*Almy, Dean, "Center 14: On Landscape Urbanism", The Center for American Architecture and Design, The University of Texas at Austin, 2007

*Allen, Stan. "Mat Urbanism: The Thick 2-D." "Case: Le Corbusier's Venice Hospital and the Mat Building Revival". Ed. Hashim Sarkis. Munich ; New York: Prestel, 2001.

*Connolly, Peter, "Embracing Openness: Making Landscape Urbanism Landscape Architectural: Part 2", in "The Mesh Book: Landscape/Infrastructure", Edited by Julian Raxworthy and Jessica Blood, RMIT University Press, Melbourne, 2004, 200-219.

*Corner, James, and Alan Balfour. "Recovering Landscape : Essays in Contemporary Landscape Architecture". New York, NY: Princeton Architectural Press, 1999.

*Czerniak, Julia. "CASE--Downsview Park Toronto". Munich ; New York; Cambridge, Mass.: Prestel; Harvard University, Graduate School of Design, 2001.

* [ Kerb 15 - Landscape Urbanism] . This issue includes contributions from Charles Waldheim, Mohsen Mostafavi, FOA, Karres en Brands, Kongjian Yu, Kyong Park, Kathryn Gustafson, Stephen Read, Kelly Shannon, Richard Weller, Sue Anne Ware, Cesar Torres and Adrian Napoleone, Melbourne, RMIT Press, 2007.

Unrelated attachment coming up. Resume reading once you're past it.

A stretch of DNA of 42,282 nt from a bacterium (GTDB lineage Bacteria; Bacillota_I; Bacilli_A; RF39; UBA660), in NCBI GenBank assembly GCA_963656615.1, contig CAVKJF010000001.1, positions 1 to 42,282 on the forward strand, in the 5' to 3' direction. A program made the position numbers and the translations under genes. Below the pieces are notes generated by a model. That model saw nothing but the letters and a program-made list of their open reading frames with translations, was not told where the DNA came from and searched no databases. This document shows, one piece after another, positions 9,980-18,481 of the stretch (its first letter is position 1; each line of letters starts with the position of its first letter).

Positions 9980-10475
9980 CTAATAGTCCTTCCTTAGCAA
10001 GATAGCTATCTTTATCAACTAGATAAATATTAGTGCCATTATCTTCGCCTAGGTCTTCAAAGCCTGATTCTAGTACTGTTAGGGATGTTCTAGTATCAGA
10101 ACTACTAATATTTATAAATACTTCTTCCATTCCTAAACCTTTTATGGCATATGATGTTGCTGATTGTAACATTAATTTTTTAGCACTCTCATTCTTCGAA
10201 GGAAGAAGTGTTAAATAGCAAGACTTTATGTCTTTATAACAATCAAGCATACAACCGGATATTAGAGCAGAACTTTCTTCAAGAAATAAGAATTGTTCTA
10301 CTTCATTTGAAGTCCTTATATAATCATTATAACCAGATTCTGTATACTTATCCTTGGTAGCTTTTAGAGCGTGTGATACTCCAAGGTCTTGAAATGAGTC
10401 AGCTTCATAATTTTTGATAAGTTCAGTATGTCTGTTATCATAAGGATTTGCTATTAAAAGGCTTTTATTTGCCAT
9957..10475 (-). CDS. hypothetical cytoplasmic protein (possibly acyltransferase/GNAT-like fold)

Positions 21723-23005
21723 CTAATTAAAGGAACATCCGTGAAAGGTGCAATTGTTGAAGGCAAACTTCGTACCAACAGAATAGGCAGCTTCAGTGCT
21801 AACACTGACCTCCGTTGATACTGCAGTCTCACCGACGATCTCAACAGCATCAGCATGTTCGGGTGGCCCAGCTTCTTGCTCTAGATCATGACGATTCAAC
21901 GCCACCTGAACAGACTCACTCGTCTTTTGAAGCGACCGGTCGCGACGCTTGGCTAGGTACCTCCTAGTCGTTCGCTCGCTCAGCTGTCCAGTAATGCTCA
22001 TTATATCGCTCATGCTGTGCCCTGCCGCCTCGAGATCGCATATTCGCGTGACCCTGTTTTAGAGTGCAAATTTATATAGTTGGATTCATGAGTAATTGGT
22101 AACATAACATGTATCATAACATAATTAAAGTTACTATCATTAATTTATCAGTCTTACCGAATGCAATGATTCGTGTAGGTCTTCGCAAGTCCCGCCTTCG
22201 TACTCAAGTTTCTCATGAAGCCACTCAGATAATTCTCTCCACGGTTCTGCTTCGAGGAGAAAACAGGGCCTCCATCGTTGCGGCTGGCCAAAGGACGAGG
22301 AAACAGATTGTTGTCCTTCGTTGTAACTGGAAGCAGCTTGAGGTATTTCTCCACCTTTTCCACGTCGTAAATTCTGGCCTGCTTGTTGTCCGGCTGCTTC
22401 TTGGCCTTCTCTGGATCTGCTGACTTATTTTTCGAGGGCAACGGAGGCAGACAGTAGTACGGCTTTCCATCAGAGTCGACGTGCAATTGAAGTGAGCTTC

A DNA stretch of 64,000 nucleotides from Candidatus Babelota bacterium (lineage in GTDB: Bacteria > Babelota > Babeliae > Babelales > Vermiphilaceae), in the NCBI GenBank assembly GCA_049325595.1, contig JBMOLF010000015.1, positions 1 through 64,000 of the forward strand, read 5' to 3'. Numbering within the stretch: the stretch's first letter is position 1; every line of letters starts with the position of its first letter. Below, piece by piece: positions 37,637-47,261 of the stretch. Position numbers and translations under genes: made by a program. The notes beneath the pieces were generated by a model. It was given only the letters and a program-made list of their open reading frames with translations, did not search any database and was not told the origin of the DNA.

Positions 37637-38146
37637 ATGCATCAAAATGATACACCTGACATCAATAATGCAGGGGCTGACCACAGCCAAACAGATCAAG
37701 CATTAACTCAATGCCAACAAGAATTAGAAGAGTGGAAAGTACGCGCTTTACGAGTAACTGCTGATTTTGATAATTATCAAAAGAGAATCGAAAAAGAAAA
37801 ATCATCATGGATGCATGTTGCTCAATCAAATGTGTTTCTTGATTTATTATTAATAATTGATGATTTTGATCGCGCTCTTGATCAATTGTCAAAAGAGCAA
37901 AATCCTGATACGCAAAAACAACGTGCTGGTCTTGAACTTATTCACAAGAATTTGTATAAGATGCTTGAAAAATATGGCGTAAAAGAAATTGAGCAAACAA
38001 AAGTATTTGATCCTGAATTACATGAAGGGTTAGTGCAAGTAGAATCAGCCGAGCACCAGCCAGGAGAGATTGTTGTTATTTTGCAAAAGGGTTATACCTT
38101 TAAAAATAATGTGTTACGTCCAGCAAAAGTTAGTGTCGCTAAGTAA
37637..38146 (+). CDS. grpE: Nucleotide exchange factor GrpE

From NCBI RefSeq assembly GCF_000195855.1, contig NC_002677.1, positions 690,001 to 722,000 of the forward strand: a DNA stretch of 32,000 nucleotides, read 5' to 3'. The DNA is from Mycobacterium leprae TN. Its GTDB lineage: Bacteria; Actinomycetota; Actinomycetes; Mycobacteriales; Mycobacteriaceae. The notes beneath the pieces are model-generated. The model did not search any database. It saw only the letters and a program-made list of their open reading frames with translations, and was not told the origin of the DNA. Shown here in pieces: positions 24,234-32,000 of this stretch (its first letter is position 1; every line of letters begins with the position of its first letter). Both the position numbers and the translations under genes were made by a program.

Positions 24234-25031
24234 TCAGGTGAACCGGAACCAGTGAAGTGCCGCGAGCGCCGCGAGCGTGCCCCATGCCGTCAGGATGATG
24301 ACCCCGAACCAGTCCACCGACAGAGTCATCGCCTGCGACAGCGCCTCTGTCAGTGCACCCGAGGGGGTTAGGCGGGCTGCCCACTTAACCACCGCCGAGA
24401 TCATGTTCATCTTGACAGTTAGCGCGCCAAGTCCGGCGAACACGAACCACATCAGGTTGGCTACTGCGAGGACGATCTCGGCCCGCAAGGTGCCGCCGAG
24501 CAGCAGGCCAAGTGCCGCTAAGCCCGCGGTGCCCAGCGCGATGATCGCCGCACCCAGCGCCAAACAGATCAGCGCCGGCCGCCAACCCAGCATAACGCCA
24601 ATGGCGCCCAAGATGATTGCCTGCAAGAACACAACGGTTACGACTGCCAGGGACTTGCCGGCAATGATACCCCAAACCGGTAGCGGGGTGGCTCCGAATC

*Koolhaas, Rem. "Atlanta." "S,M,L,XL". New York: Monacelli Press, 1999.

*Mostafavi, Mohsen, Ciro Najle, and Architectural Association. "Landscape Urbanism : A Manual for the Machinic Landscape". London: Architectural Association, 2003.

*Waldheim, Charles. [ The Landscape Urbanism Reader] . 1st ed. New York, N.Y.: Princeton Architectural Press, 2006.


*"Fresh Kills Landfill Competition", Field Operations/James Corner
*"Downsview Park Competition", all finalist entries []
*"Parc de la Villette Competition", OMA entry/Rem Koolhaas
*"Schouwburgplein, Rotterdam", West 8/Adriaan Geuze

Wikimedia Foundation. 2010.

Look at other dictionaries:

  • Urbanism — is the study of cities mdash; their geographic, economic, political, social and cultural environment, and the imprint of all these forces on the built environment. Urbanism is also the practice of creating human communities for living, work, and… …   Wikipedia

  • Landscape planning — is a branch of landscape architecture. Urban park systems and greenways of the type planned by Frederick Law Olmsted are key examples of urban landscape planning. Landscape designers tend to work for clients who wish to commission construction… …   Wikipedia